While most kids love to run around outside and burn off their abundant stores of energy, there will also be times when they’re happy to sit at the table and work on craft projects. As a parent, you should encourage them in both pursuits since you want them to improve their motor skills and their mental prowess in every way possible. But when it comes to getting crafty with the kids you might face some issues. For one thing, you might worry about children of various ages handling some of the sharp tools required for scrapbooking. Or some of the kids may get bored with the process. Heck, you might simply run out of new ideas to keep them occupied. Luckily, there are solutions to all of these potential problems. Here are just a few ideas that will help to ensure that everyone is having fun when you settle in for a day of family scrapbooking.
While you can certainly go for tried-and-true strategies when it comes to scrapbooking, heading to the craft store for everything from albums to paper to stickers can get pretty pricy, especially when you consider that kids can blow through an entire notebook and scribble on every page in a matter of minutes before announcing that they’re done. The trick here is to create interactive projects that challenge their minds and their motor skills but keep them engaged for more than a few minutes at a time. So you’re going to have to turn the traditional concept of scrapbooking on its head. And there are almost unlimited ways to do so.
For example, who ever said that scrapbooking had to be 2-dimensional? Or that you had to buy the items you want to use? Consider that you might take the kids out for a nature hike in the morning and have them collect materials for scrapbooking later in the day. This will not only help them to burn off some energy so that they’re better able to sit still and focus later in the day, but they can each put together a collection of leaves, twigs, moss, pinecones, and pebbles with which to engineer an artistic creation. From there you can have everyone creating scrapbook “pages” that feature not only a photo collage, but also a 3D element thanks to the items they picked up earlier. Or if you’d rather stick to paper and traditional craft supplies, consider that you might help them put together a pop-up style scrapbook. Adding another dimension to your projects could make them more fun and interesting for your kids.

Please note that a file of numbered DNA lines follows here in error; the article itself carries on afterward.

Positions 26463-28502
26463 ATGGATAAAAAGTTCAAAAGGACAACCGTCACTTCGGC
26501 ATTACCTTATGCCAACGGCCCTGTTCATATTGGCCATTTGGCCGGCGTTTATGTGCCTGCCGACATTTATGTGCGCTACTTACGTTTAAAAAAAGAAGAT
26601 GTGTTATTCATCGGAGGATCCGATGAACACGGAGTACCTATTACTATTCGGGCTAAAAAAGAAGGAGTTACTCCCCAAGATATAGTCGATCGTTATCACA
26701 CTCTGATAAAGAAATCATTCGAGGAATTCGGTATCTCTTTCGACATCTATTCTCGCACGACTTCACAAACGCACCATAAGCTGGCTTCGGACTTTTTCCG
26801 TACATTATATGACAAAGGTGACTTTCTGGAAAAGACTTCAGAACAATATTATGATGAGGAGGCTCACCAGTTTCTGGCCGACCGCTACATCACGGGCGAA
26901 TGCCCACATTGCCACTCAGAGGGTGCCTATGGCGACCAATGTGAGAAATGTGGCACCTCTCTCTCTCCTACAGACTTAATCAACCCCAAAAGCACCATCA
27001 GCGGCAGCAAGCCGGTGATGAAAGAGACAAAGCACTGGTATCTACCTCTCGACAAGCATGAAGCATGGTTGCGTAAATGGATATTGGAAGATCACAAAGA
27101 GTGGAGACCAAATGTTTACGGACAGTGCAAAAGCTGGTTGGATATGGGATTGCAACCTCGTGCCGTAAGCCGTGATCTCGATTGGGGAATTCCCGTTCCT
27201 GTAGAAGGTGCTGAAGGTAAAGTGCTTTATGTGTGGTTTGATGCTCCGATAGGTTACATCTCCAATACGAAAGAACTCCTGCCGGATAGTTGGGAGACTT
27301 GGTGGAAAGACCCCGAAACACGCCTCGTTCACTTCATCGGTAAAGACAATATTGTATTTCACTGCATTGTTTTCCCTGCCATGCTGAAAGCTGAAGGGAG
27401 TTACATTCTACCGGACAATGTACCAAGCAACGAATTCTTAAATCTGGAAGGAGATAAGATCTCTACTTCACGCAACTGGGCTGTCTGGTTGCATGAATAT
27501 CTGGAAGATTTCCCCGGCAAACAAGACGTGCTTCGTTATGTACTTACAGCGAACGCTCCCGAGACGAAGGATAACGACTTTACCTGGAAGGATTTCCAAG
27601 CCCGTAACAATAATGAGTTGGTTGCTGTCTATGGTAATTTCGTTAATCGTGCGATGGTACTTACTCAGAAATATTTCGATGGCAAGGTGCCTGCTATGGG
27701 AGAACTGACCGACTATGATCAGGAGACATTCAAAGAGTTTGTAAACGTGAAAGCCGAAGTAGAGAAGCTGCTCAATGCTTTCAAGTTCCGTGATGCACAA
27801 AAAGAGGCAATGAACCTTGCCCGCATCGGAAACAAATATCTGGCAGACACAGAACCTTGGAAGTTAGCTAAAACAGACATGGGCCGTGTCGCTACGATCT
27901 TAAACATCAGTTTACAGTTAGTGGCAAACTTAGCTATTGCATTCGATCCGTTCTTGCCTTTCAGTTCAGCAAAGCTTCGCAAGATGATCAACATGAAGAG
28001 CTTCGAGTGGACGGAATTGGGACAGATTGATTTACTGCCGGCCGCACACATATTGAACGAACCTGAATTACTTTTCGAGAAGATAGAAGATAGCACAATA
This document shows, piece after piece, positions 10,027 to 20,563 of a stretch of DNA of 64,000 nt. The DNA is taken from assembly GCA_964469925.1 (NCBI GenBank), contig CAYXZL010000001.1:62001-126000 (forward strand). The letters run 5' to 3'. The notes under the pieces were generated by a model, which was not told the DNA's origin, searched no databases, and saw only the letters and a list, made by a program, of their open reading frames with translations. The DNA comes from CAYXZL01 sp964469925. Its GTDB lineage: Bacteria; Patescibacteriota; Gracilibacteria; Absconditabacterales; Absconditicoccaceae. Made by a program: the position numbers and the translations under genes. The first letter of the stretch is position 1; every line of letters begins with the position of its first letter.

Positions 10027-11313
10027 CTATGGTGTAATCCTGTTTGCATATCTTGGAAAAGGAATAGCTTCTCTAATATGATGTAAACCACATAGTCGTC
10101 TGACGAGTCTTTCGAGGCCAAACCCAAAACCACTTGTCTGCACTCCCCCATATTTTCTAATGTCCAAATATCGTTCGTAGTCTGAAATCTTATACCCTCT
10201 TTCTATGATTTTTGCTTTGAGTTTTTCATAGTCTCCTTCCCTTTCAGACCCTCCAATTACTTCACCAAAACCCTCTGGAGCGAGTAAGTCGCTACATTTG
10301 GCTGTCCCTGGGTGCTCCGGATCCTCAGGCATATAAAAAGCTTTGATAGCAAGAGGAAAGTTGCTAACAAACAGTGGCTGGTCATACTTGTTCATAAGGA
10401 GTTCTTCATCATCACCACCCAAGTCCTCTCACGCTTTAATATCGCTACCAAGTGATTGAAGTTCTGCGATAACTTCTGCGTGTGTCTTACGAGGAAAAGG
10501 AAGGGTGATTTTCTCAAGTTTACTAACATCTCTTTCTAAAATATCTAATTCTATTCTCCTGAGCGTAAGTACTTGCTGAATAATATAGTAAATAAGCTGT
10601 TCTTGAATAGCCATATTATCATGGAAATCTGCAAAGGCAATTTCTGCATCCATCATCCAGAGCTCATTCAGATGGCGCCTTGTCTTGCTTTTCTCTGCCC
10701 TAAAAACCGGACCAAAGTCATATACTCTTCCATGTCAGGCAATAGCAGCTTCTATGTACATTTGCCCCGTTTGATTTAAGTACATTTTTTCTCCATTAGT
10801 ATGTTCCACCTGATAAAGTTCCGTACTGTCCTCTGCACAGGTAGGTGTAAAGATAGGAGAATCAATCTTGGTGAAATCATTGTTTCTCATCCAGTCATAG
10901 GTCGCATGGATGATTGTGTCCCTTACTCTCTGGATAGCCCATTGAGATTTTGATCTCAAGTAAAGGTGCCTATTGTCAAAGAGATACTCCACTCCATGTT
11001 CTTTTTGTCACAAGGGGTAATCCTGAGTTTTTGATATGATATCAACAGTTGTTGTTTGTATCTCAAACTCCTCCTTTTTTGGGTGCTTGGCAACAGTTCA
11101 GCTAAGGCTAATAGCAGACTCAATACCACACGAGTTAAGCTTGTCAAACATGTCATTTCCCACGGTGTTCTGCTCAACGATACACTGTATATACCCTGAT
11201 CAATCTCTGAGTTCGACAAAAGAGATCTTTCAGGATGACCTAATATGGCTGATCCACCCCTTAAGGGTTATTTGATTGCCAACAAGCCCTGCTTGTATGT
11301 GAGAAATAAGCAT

In truth, you should also consider working with a fourth dimension: virtual space. You might be amazed by what you can find in the online arena and it could help to interest kids that are more technical than creative. For starters, you can find tons of templates and tutorials to help you come up with inventive new ideas to try with your children. But you may also discover that sites like Shutterfly and Flicker give your kids an opportunity to be creative without having to get crafty. They can put together photo books for friends and relatives that look professional without the frustrations that sometimes come from the physical process of cutting, pasting, and so on. Or you can download free photo editing software like Gimp that lets them turn a simple picture into an artistic creation. Not every kid is going to love getting messy with glitter and glue, so look to online options to ensure that all of your children can have fun with the scrapbooking process.